Monday, September 17, 2007

Conference on germ resistance to begin in Chicago

AFP: Thousands of physicians and scientists meet here Monday to tackle the growing resistance of germs to antibiotics and the effects of global warming on them, at the world's biggest conference on disease-causing microbes. For the first time at the annual event, "the keynote session is going to be on climate change and the impact on human disease," Jim Sliwa, spokesman for the American Society for Microbiology which is organizing the event, told AFP.

"We know that climate change is going to change the pattern of infectious diseases," he said. "There are so many variables that we don't know what's going to happen."

"As global average temperature increases, we know ... for example, the malaria line in mountainous regions will continue to rise. This is fairly certain because above a certain altitude mosquitoes can't live," he said. "We know also in the tropics influenza is year-round. There is no influenza season, so as the temperature rises the tropical areas expand and we'll get more year-round influenza."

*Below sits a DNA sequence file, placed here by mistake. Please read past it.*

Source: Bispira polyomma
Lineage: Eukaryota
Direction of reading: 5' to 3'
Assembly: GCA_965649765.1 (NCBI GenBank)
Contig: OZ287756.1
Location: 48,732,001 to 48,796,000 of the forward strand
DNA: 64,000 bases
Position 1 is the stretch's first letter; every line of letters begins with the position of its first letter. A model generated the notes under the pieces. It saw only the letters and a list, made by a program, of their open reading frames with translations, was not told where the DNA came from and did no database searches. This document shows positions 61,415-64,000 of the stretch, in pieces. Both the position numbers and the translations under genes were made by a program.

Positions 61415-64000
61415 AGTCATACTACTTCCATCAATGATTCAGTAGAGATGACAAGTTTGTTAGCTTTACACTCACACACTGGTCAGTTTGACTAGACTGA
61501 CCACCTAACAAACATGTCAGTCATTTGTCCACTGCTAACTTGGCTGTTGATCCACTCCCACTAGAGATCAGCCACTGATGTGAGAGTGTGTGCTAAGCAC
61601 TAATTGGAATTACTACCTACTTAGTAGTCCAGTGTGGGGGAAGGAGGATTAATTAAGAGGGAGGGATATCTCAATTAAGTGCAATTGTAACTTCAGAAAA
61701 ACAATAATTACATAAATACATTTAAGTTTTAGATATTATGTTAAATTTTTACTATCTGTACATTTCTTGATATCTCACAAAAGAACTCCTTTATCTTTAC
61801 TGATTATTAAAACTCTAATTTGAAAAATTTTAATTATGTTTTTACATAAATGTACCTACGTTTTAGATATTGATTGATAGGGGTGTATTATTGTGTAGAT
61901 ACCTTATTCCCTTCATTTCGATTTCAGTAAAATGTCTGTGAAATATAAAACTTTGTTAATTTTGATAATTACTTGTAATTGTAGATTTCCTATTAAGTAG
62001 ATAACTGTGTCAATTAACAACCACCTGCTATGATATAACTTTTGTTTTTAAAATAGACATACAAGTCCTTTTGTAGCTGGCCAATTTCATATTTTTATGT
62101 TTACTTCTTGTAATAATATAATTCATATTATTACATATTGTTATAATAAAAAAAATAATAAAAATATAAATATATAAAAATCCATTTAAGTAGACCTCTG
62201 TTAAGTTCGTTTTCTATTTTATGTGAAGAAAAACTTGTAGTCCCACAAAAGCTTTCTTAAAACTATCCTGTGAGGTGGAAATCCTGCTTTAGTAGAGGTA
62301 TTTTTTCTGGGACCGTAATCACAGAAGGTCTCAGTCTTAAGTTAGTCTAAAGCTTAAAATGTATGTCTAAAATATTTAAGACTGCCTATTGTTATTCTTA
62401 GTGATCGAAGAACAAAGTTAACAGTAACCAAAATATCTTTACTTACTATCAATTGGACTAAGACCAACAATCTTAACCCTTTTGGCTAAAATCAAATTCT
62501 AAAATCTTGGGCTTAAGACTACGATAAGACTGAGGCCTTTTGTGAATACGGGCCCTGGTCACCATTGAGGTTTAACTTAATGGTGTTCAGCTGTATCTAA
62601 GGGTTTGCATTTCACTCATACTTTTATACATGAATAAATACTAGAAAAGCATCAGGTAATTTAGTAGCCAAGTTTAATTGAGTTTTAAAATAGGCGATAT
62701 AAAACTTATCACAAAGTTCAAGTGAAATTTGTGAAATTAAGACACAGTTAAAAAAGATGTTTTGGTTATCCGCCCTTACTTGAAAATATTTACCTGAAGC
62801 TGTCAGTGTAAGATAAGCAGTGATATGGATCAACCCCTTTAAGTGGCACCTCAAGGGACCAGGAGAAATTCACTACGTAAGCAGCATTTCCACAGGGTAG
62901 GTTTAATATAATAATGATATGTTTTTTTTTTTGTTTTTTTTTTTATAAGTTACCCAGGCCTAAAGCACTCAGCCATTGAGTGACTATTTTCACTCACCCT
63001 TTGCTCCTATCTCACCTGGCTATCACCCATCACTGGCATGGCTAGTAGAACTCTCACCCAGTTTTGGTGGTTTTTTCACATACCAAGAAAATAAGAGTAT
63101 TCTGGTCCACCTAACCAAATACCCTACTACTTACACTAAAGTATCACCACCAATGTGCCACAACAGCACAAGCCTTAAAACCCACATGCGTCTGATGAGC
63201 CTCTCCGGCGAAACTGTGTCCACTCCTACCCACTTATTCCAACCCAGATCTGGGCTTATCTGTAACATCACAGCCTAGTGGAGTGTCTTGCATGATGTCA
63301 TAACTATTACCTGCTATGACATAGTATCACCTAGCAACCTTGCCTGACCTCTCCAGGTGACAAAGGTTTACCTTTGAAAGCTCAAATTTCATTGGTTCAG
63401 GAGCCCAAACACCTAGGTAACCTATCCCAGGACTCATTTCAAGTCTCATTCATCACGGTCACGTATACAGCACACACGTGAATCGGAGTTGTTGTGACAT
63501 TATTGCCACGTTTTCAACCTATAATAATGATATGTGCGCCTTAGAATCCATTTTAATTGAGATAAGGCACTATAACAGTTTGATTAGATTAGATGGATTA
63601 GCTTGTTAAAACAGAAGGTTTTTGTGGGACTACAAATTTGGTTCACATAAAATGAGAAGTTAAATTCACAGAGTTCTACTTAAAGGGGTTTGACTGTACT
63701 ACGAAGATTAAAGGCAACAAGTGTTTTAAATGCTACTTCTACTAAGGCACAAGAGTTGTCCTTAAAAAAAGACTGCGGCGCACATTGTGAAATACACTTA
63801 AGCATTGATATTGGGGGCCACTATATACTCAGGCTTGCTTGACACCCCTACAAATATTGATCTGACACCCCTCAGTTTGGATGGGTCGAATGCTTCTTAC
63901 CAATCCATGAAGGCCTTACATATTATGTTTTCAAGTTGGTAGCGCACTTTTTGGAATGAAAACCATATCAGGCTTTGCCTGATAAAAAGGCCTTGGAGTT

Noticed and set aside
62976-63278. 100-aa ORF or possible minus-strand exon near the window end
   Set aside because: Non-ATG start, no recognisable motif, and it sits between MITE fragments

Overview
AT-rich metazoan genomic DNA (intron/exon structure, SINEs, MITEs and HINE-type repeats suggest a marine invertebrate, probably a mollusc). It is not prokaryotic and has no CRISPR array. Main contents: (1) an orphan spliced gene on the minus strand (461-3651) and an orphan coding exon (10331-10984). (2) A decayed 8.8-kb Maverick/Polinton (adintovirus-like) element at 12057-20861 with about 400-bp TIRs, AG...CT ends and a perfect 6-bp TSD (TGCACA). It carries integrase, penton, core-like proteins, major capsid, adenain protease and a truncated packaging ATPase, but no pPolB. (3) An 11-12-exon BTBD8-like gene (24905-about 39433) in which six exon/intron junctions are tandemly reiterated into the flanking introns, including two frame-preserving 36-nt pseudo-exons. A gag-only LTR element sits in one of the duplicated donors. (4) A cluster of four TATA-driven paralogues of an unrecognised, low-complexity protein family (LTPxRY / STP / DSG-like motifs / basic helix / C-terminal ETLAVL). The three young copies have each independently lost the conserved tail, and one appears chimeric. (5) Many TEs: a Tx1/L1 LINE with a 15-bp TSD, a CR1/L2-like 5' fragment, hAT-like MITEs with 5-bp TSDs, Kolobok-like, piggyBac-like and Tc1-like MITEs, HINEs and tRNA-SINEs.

Presentations at the conference, which is expected to bring together more than 12,000 physicians, researchers and other healthcare professionals from around the globe, will address the problem of drug-resistant microbes such as tuberculosis, which kills two million people each year.

Pharmaceutical labs will present research on growing challenges such as the resistance of certain staphylococcus bacteria, known as SARM, to antibiotics -- a source of many in-hospital infections, the association said. They will also discuss the risks of a possible epidemic of a form of bird flu that is dangerous to humans and that could be passed from person to person….

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